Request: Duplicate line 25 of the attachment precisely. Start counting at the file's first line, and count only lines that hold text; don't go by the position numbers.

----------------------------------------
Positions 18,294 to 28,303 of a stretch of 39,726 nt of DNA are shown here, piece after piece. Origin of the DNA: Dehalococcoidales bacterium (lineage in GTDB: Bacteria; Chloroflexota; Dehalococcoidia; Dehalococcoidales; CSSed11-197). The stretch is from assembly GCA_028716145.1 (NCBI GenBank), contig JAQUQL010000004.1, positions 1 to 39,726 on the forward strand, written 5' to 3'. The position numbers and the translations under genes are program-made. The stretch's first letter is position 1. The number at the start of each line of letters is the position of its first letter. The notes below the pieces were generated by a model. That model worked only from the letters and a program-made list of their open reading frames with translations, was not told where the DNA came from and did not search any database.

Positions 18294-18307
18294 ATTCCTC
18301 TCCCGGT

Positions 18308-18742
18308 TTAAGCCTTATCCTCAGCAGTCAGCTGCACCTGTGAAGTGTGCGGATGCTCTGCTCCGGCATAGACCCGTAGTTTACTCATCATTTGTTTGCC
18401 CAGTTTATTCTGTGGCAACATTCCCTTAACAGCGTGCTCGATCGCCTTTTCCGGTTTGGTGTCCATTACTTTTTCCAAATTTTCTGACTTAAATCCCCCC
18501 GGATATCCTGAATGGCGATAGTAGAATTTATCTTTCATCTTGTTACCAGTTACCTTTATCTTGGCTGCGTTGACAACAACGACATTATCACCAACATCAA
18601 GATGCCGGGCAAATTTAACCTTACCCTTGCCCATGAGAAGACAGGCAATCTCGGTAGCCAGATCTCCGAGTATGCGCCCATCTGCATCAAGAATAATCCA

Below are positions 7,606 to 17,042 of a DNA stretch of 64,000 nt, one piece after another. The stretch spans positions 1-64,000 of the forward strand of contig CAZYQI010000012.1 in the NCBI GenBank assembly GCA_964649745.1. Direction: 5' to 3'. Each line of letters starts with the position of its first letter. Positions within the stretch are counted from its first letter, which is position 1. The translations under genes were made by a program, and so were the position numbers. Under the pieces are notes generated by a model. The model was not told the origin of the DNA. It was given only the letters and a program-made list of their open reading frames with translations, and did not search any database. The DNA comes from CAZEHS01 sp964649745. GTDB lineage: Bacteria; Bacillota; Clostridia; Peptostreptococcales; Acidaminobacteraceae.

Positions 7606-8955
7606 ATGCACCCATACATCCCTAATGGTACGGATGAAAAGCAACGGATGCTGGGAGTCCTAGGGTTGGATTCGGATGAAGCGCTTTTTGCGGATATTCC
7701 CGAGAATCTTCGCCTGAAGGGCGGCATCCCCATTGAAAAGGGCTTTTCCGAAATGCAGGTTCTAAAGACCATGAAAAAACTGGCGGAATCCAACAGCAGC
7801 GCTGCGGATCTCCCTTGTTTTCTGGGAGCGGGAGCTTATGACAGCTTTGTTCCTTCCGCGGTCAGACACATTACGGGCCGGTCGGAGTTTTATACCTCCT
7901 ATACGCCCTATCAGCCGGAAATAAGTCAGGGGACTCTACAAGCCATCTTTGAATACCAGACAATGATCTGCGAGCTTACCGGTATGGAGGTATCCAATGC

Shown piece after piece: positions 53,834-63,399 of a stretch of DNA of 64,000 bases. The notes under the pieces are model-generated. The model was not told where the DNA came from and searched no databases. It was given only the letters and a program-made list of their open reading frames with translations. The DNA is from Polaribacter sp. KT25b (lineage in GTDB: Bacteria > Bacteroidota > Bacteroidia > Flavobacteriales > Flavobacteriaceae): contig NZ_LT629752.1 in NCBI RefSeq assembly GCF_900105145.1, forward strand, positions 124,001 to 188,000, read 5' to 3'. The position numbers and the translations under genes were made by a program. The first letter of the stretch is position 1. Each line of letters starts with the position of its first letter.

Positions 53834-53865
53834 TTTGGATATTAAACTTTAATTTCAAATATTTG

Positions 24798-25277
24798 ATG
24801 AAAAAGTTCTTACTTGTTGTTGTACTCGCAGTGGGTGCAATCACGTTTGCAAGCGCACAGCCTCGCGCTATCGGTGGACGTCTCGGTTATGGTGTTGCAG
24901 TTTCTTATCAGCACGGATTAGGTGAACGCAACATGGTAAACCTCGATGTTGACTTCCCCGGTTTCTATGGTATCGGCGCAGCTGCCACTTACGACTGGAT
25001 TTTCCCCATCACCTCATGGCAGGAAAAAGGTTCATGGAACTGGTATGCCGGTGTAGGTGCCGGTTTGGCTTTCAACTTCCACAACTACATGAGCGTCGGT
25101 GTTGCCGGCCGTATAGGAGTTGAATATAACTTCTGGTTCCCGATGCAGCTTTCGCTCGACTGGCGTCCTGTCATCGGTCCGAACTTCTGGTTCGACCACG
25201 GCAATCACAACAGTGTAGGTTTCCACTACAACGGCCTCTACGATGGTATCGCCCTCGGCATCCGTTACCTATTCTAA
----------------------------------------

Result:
25201 GCAATCACAACAGTGTAGGTTTCCACTACAACGGCCTCTACGATGGTATCGCCCTCGGCATCCGTTACCTATTCTAA